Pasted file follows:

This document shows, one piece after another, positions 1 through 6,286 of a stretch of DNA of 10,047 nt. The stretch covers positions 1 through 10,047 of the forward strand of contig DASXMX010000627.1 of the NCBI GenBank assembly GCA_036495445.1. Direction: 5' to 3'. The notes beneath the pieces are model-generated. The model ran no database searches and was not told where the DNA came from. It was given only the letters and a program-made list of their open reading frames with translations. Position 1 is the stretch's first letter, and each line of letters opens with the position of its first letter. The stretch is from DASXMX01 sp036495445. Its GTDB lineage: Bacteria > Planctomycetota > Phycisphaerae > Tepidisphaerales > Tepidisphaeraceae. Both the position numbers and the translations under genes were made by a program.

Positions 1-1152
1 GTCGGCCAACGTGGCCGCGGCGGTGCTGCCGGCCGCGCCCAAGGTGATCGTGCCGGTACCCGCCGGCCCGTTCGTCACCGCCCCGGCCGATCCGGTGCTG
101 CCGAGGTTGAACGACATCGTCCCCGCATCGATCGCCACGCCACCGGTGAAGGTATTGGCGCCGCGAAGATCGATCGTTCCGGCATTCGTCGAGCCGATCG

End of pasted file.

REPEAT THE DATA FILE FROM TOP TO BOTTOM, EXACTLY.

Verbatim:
This document shows, one piece after another, positions 1 through 6,286 of a stretch of DNA of 10,047 nt. The stretch covers positions 1 through 10,047 of the forward strand of contig DASXMX010000627.1 of the NCBI GenBank assembly GCA_036495445.1. Direction: 5' to 3'. The notes beneath the pieces are model-generated. The model ran no database searches and was not told where the DNA came from. It was given only the letters and a program-made list of their open reading frames with translations. Position 1 is the stretch's first letter, and each line of letters opens with the position of its first letter. The stretch is from DASXMX01 sp036495445. Its GTDB lineage: Bacteria > Planctomycetota > Phycisphaerae > Tepidisphaerales > Tepidisphaeraceae. Both the position numbers and the translations under genes were made by a program.

Positions 1-1152
1 GTCGGCCAACGTGGCCGCGGCGGTGCTGCCGGCCGCGCCCAAGGTGATCGTGCCGGTACCCGCCGGCCCGTTCGTCACCGCCCCGGCCGATCCGGTGCTG
101 CCGAGGTTGAACGACATCGTCCCCGCATCGATCGCCACGCCACCGGTGAAGGTATTGGCGCCGCGAAGATCGATCGTTCCGGCATTCGTCGAGCCGATCG